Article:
A large and growing portion of American voters are eager to shake the foundations of the electoral process in order to dramatically alter how we are governed. They are fed up with establishment politics, government waste and endemic bureaucratic corruption. Five candidates clearly agree.
Bernie Sanders and Donald Trump believe further empowering government is the solution.
Ted Cruz, Carly Fiorina and Rand Paul believe government already has too much power, and want to aggressively shrink it.
At one time, this difference in preference for government intervention would have defined Progressivism vs. Conservativism. Not any more.
Donald Trump is allowed to reverse any of his positions when they become inconvenient:
- Trump was for invading Libya when Clinton, Powers and Rice talked the beta-male in the White House into it. He’s against it in retrospect.
- He supported single payer health care. Now he doesn’t.
- He approved of partial birth abortion. Not any more.
- He disliked the Tea Party and loved Barack Obama. He’s changed on both those ideas.
- He’s flip-flopped on gay marriage and funding Planned Parenthood.
- Sometimes he’ll move our embassy in Israel to Jerusalem. Sometimes he won’t.
- Sometimes he wants the Russians to fight ISIS for us, other times he’s not so sure that works.
- In November he said we couldn’t afford to raise the minimum wage. By December he said American wages were too low.
- In his book The America We Deserve, Trump wrote that he supported a ban on “assault weapons.” Not until last year did he apparently reverse his position.
- He says he’s for free trade in the same sentence where he suggests a massive tariff on Chinese manufacture.
- He says he’s going to force Mexico to pay to build a wall to keep illegal immigrants out of the U. S., and that he will quickly deport 11 million already here. In 2012 he said Mitt Romney’s mildly restrictive immigration proposals were “crazy”, and that the GOP lost the election because they didn’t “take care of this incredible problem that we have with respect to immigration, with respect to people wanting to be wonderful productive citizens of this country.”
- He brags about his financial independence and bribing politicians in the same breath. That’s just peachy on K-Street.
To be fair, Trump has been consistent on one thing – promoting big government corporatism. He loves abusing the laws covering eminent domain for his own benefit. He thinks TARP was a “great idea.” He supported Obama’s ‘stimulus’ program. He wants to expand ethanol subsidies. He told Sean Hannity, as recently as 2015, that a wealth tax is a “very conservative thing.”
None of those are remotely “conservative things,” but the point isn’t whether he’s a conservative. Of course he’s not. The point is that he’ll say anything to close the deal. And his supporters don’t care. They just want somebody’s ass kicked. They don’t see in the policy chaos of a Trump Administration that there’s a very good, and random, chance it’ll turn out to be their asses.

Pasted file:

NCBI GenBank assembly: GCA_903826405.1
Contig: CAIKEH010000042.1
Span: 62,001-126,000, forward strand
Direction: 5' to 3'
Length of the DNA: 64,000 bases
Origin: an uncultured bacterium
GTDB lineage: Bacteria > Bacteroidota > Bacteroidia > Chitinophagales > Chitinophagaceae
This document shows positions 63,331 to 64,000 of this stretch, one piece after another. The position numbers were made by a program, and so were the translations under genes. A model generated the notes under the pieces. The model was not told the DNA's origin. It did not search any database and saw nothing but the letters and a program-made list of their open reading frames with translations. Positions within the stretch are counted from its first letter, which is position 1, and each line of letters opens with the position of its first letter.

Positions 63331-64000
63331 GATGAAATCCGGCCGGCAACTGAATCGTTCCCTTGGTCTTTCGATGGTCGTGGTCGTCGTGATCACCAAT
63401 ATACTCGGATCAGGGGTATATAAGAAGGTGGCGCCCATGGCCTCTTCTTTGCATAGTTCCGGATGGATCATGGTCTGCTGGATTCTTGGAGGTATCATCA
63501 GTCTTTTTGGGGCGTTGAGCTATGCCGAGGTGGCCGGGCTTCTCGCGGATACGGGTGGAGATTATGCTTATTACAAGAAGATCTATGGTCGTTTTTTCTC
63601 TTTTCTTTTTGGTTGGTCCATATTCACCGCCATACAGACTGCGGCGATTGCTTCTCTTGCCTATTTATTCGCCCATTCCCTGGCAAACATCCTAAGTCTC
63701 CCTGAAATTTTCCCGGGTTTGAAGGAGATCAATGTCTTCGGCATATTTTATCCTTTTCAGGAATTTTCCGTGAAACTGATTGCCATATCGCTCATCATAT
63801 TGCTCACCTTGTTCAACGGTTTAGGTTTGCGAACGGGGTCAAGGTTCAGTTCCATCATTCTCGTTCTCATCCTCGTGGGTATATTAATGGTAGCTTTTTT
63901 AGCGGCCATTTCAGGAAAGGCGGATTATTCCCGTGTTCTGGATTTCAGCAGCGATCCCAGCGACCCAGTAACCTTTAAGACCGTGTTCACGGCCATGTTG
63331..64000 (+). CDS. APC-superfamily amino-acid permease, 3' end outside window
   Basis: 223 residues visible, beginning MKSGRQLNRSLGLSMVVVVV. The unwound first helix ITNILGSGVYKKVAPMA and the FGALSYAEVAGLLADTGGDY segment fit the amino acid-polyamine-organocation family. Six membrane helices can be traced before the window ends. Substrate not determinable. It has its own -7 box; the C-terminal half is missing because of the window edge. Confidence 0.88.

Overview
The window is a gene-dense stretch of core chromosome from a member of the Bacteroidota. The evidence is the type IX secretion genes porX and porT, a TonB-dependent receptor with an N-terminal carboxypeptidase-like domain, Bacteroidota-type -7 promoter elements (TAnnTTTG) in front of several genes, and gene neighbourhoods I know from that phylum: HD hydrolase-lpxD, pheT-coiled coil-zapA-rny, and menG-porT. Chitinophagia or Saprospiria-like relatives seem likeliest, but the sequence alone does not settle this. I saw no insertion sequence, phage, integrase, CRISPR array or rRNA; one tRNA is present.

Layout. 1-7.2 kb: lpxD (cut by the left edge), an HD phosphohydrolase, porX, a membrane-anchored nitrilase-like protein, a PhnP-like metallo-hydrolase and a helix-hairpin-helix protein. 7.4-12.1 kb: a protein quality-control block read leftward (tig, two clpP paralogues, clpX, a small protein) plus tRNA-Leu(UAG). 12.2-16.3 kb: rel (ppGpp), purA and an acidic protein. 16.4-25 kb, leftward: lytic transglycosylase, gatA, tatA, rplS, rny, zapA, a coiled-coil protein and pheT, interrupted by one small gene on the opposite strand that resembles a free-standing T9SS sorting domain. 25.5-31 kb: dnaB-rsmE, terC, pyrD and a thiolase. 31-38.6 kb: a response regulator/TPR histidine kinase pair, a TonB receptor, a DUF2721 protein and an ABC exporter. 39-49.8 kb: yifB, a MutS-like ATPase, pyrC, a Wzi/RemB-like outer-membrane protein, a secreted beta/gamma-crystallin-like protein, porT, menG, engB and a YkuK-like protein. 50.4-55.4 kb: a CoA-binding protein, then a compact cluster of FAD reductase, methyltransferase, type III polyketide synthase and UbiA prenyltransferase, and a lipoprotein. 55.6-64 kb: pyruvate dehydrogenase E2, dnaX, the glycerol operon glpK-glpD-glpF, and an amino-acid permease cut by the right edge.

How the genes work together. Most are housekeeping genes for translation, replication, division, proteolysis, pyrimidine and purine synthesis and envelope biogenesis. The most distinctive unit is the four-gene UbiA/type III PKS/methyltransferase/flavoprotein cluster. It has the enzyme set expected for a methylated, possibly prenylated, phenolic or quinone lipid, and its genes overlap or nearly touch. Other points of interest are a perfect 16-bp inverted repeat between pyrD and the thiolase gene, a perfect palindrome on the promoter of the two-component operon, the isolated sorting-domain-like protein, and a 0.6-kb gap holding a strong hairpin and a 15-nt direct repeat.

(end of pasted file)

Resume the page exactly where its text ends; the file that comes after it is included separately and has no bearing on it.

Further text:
So called “Conservatives” have consistently betrayed them, so why worry about Trump’s principles? It didn’t matter that the vast majority of GOP Senators and Congressmen whom conservative voters gave majorities weren’t the principled conservatives they claimed to be, why should it matter if Trump isn’t?
Nonetheless, National Review feels compelled to tell us why Donald Trump is not a conservative. Since many people who support Trump still believe they are conservative, debating the definition of this word is not just futile, it is capitulation. The Trump supporters who don’t identify as conservatives are glad to hear he isn’t. The question isn’t conservatism.
The question both cohorts (should) care about is: Whose positions are consistent with the reform you want, rather than electoral expedients on the way to the next Imperial Presidency?
Fundamentally transform the GOP, or have the GOP modify its activities to fit the rules set forth in The Art of the Deal? Trump is big business, his policies demand even bigger government and he is a creature created by big media. Think that means reform?
I’m arguing here that a choice between Sanders/Clinton and Trump is no choice at all. In each case we get big government and big spending and paternalistic federal intervention characterized by crony capitalism and tribal zealotry.
There is a one party system sharing the spoils of corruption, but the implication that Trump will fix it is ludicrous. Establishment Republicans prefer him over Cruz because they know Trump can be co-opted.
Donald Trump or Ted Cruz? Republicans Argue Over Who Is Greater Threat
Arguably, based on the fears of the GOP establishment, voters disaffected by politics as usual and looking for a shake up in the Republican party are better served by a Cruz presidency than a Trump presidency. See also.
GOPe preference for Trump over Cruz indicates, if forced, they’d rather have the party gently stirred than soundly shaken. Trump has no brief against the unholy dynamics among big government, big business, and big media, he lives there and revels in it.
The creative destruction of the Republican Party now seems possible through Cruz, Fiorina or Paul. This a necessary first step to restoring choice. If you want to temporarily remake GOP participation in DC corruption in the vision of The Art of the Deal – on the way to its total destruction – Trump’s your man.